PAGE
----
Tag Archives: Hippocrates

The history and mystery of cupping

Mariel Tishma Chicago, Illinois, United States   Peasant Spa of Krapinske Toplice, Yugoslavia. Where ancient method of cupping using cow horns is practised. Credit: Wellcome Collection. CC BY Maybe your chest hurts from coughing, or maybe your muscles ache. Maybe you feel sluggish and anxious, worn out, and not sure why. There is a treatment, some […]

Scurvy before James Lind

JMS Pearce Hull, England, United Kingdom   Captain James Cook (1728-1779). Nathaniel Dance. BHC2628 Cures of disease are still relatively uncommon. Scurvy is an example of a disease well recognized but whose cause eluded doctors for centuries until an empirical curative remedy and later a specific cause were discovered. In more recent times Koch’s discovery […]

Medicinal leeches in art and literature

Martin Duke Mystic, Connecticut, United States   Figure 1. Woman applying a leech to her forearm. A large jar containing leeches is next to her. Belgium woodcut by Guillaume van den Bossche, 1639: National Library of Medicine Unique ID: 2315020R. For more than two thousand years, the extraordinary blood-sucking abilities of the medicinal leech (Hirudo […]

Joseph Andrews by Henry Fielding and the reputation of the medical profession 1742

Sally Metzler Chicago, Illinois, USA     In his first published novel from 1742, Henry Fielding chronicles the journey and foibles of three principle characters: the amenable Parson Adams, the so-called beautiful wench Fanny, and her paramour Joseph Andrews—the namesake of the novel.1 Adventures and misadventures befall the young protagonist Andrews, none the least falling […]

Medical innovations made by doctors during the Napoleonic Wars

Craig Stout Aberdeen, Scotland   The Battle of Waterloo (1815), oil painting by William Sadler. Pyms Gallery, London. The Napoleonic Wars (1799 to 1815) brought great upheaval and turmoil to Europe, with as many as 2.5 million soldiers and 1 million civilians losing their lives. French military physicians, principally Dominique Jean-Larrey, made significant contributions to […]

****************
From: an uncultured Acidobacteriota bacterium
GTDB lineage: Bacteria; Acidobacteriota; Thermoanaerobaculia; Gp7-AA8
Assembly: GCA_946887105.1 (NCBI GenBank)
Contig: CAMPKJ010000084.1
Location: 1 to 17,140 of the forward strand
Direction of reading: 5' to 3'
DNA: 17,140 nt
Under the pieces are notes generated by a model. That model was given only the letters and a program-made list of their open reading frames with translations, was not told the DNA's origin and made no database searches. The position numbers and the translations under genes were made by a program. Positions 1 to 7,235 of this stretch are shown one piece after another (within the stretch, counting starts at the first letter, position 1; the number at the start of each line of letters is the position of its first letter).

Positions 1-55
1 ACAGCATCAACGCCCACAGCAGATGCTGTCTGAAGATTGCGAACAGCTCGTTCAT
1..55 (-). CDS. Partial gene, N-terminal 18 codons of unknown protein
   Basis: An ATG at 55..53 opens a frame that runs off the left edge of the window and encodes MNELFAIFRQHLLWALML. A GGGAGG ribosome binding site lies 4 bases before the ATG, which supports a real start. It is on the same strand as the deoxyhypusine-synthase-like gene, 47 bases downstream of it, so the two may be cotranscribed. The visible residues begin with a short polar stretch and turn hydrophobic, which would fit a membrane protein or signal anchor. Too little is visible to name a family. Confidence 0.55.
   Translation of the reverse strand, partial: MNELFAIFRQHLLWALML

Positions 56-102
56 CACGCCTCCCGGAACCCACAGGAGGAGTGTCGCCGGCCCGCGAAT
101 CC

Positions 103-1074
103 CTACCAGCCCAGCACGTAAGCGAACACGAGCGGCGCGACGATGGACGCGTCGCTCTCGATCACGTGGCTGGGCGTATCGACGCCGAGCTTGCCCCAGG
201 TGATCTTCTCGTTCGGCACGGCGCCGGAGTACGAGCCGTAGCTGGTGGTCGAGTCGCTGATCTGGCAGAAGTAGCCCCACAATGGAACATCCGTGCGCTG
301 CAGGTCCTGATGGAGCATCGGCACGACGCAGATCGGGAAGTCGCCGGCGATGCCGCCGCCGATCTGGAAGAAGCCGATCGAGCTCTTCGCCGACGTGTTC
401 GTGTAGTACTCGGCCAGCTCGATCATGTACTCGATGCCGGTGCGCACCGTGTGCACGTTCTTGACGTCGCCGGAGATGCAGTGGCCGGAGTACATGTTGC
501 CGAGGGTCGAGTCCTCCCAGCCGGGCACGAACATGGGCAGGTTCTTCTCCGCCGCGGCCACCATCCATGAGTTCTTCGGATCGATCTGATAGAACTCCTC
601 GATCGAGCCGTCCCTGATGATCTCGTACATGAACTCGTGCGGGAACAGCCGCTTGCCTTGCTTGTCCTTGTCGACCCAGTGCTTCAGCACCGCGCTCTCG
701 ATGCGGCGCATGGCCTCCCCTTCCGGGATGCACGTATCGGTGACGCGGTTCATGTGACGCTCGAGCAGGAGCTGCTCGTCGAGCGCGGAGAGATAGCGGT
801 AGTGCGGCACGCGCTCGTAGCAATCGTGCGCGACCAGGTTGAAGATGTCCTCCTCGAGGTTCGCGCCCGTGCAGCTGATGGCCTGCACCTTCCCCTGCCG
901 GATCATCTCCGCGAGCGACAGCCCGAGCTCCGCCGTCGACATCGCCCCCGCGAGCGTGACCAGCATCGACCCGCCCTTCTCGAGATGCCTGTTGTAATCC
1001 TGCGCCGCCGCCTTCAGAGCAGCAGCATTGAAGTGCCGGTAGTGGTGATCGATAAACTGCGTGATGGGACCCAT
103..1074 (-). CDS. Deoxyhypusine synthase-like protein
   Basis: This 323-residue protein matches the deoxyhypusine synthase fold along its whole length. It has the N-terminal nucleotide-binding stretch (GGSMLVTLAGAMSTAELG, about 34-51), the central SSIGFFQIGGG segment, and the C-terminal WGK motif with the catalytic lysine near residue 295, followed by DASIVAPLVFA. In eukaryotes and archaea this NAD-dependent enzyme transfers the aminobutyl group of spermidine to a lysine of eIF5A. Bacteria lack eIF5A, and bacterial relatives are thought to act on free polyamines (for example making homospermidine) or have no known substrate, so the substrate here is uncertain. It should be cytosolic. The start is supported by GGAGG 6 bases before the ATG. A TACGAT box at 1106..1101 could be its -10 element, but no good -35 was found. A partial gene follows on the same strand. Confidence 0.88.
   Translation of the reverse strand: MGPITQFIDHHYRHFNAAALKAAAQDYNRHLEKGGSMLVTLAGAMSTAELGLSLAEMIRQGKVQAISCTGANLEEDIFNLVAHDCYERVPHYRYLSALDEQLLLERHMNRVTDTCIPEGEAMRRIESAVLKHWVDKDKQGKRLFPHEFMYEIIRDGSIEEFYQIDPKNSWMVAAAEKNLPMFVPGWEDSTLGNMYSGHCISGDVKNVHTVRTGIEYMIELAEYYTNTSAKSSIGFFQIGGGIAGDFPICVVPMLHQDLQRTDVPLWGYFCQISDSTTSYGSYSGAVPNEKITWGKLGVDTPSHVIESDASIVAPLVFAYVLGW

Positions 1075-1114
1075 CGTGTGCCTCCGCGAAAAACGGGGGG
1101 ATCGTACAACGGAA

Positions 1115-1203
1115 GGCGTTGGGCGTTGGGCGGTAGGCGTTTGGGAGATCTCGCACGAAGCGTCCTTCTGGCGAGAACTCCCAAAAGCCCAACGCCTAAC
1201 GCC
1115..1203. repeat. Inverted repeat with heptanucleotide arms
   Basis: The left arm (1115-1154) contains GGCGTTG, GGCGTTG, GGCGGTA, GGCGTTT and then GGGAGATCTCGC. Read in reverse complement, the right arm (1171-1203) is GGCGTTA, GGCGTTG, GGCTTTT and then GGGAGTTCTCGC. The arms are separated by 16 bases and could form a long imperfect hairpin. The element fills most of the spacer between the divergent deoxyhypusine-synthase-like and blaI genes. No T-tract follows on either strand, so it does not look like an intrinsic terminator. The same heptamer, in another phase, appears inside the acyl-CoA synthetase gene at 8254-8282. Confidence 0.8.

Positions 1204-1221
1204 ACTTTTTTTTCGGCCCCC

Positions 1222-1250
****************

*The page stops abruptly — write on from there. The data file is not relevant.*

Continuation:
Where philosophy and medicine overlap

Mariami Shanshashvili Tbilisi, Georgia   Achilles bandaging Patroclus’s wounded arm. Ink drawing after an Attic cup by the potter Sosias, c.500 B.C. Achilles bandaging Patroclus’s wounded arm. Ink drawing after an Attic cup by the potter Sosias, c. 500 B.C. Credit: Wellcome Collection. CC BY In Plato’s Charmides there is a remark by Socrates that is neither […]

Living with incidental cyberchondria

Theresa Danna Burbank, California, USA   Bioblasts. Credit: Odra Noel. CC BY-NC Before the Internet, if I had a pain in my chest, I would assume it was gas and then burp and move on with my day. After the Internet, if I have a pain in my chest, I panic and think, “That’s one […]

Life is short and Art is long: reflections on the first Hippocratic aphorism

Anthony Papagiannis Thessaloniki, Greece   The ruins of the Asclepeion in the Greek island of Kos, the birthplace of Hippocrates. Photo courtesy of author. Some five centuries before Christ, the ancient father of medicine Hippocrates used to instruct his students that “Life is short and Art is long; opportunity fleeting, experiment treacherous, judgment difficult.” (Ο […]

Aristotle and the four humors

Aristotle is one of the greatest philosophers of all time. He has influenced human thought for almost 2500 years and many of his works are as relevant today as they were in the days of ancient Greece. Students of his philosophical works are likely to be familiar with his Nicomachean Ethics, Politics, Rhetoric, and Poetics, […]

Aretaeus of Cappadocia, second only to Hippocrates

Aretaeus was born in Cappadocia during the Roman hegemony over Greek Asia Minor. Few details are known about his life, but it is believed he studied in Alexandria and practiced medicine in Rome around the second century AD. After his death he was forgotten until rediscovered during the Renaissance, when a Latin translation of his […]